• Thursday, March 30, 2023


Jaswant Singh and his Jinnah argument

Jaswant Singh (Photo: STR/AFP via Getty Images).

By: Radhakrishna N S

By Amit Roy

JASWANT SINGH, who died on September 27, aged 82, was a founder of the Bharatiya Janata Party (BJP) and served variously as In­dia’s finance, external affairs and defence minister.

But most obituaries recalled he was expelled from the BJP for writ­ing a book that was sympathetic to Muhammad Ali Jinnah.

The character of Jinnah has al­ways fascinated me. As a young barrister who had trained in Lon­don, Jinnah was hailed by Gopal Krishna Gokhale, the political and social reformer, as “the best ambas­sador of Hindu-Muslim unity”.

Yet, Jinnah was the one whose demand for a homeland for Mus­lims led to the partition of India and the creation of Pakistan.

When Jaswant came to London in January 2010 to promote his con­troversial book, Jinnah: India-Parti­tion-Independence, I went to inter­view him. His eagle eyes immedi­ately spotted my guilty secret.

“That’s a pirated edition,” he said.

Indeed, I had picked it up for `300 (about £3) from a pavement seller in Park Street in Kolkata just outside the Oxford Bookstore where it was priced at `1,395 (£14.72).

I then attended the press confer­ence he gave in a committee room in the House of Commons, where there were as many eager Pakistani journalists as there were Indian.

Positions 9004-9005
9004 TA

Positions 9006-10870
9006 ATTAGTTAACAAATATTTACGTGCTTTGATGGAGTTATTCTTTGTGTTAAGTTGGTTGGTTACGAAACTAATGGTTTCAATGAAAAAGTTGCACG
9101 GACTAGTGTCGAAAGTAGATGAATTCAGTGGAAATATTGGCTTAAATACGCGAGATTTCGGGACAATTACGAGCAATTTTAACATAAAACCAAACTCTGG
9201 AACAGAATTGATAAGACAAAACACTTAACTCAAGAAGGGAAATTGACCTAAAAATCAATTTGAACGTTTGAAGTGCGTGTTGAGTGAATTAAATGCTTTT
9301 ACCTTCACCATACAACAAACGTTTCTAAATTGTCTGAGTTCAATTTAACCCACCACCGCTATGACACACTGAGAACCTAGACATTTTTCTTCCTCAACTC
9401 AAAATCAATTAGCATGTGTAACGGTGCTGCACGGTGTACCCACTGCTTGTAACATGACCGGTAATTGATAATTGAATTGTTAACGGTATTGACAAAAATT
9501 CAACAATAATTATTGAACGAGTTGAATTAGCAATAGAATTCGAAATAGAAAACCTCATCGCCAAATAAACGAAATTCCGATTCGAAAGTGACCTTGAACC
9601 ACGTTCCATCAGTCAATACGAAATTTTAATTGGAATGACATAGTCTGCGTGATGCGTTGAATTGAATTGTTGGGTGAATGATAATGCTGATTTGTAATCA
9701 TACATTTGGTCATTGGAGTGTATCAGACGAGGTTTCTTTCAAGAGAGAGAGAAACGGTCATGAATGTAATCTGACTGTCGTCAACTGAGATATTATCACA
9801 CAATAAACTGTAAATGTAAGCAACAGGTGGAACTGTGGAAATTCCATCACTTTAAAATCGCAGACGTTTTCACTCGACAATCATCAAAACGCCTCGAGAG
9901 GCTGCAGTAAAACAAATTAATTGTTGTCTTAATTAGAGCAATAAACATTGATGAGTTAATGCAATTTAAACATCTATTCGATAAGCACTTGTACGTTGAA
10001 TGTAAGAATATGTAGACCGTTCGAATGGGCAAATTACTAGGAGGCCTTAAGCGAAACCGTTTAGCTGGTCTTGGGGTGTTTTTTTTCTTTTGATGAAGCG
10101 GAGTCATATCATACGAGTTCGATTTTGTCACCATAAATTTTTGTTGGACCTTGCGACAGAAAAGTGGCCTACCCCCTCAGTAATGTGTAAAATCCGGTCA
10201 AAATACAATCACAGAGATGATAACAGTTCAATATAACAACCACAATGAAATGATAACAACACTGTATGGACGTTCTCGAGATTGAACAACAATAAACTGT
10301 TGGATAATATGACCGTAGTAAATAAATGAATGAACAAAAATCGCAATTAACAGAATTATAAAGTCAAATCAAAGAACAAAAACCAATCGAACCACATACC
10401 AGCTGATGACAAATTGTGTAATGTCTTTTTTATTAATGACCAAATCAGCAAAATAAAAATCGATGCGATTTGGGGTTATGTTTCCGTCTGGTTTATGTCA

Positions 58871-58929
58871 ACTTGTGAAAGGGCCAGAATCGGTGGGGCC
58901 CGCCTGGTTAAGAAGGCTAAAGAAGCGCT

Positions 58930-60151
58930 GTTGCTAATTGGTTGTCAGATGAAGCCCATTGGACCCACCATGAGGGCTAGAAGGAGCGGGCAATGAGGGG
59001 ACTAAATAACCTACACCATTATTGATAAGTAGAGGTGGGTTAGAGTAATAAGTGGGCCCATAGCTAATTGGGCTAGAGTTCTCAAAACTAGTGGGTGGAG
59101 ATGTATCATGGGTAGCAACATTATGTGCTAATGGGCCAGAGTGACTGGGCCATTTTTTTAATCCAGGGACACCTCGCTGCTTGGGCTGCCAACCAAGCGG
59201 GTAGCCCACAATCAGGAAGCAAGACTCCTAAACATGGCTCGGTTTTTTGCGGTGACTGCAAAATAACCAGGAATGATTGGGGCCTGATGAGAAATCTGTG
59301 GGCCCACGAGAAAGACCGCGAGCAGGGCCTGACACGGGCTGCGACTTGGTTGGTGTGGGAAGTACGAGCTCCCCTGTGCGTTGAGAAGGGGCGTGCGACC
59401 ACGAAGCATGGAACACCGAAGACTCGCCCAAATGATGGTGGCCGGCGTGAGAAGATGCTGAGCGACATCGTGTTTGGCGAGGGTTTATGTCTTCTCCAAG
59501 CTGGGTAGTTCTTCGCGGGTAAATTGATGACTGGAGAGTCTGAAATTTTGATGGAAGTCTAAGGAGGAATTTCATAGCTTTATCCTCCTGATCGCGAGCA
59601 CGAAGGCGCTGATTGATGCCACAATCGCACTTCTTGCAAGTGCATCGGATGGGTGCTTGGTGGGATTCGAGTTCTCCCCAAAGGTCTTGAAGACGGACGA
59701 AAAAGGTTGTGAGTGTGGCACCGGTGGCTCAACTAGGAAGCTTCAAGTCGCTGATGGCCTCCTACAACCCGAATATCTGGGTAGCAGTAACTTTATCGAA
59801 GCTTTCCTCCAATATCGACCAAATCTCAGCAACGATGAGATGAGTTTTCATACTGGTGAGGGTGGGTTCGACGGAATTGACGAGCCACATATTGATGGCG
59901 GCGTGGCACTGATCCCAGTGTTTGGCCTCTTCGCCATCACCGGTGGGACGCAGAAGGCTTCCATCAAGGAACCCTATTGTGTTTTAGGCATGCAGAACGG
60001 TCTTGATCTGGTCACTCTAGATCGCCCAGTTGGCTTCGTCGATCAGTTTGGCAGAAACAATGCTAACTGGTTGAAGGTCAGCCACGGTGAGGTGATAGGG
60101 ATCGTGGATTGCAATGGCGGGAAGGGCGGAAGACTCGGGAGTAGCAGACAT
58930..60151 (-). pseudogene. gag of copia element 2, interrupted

The former called him “an am­bassador of peace”, a compliment Jaswant acknowledged with mod­esty: “I am a soldier in the cam­paign for expanding the constitu­ency of peace.”

Jaswant was even-handed for he observed: “We were wrong to treat Jinnah as a demon in India, just as I think Pakistan is wrong to treat Gandhi as a demon.”

He summed up nearly 700 pages on Jinnah in one sound bite: “He was a very straight man. At times he was exasperating in his determina­tion and his fixed points. His transi­tion from being an ambassador of Hindu-Muslim unity to the Quaid-e-Azam of Pakistan is an account of barely 1917 to 1947 – (in) 30 years this transition took place.

“He remains an ambassador of Hindu-Muslim unity until he real­ises he can now no longer achieve what he has to achieve if he contin­ues to pursue the policy of Hindu- Muslim unity. So he changes.

“Is that a good or a bad thing for a politician? Why did he change? He created Pakistan, not the Paki­stan of his dreams, what he himself called a ‘moth-eaten Pakistan’, as a compromise. He wanted a place for the Muslims of undivided India so that they could be arbiters of their own social, economic and political destiny. He wanted 30 per cent of the seats in the central legislature and was ready to come down to 20 per cent in the final days.

“I don’t think he really wanted a separate Pakistan because that is perhaps why he was never able to define Pakistan. The thesis that Muslims are a separate nation is not a sustainable thesis.”

India is now big enough – and strong enough – to tolerate and, in­deed, welcome views that contra­dict conventional wisdom.

Eastern Eye

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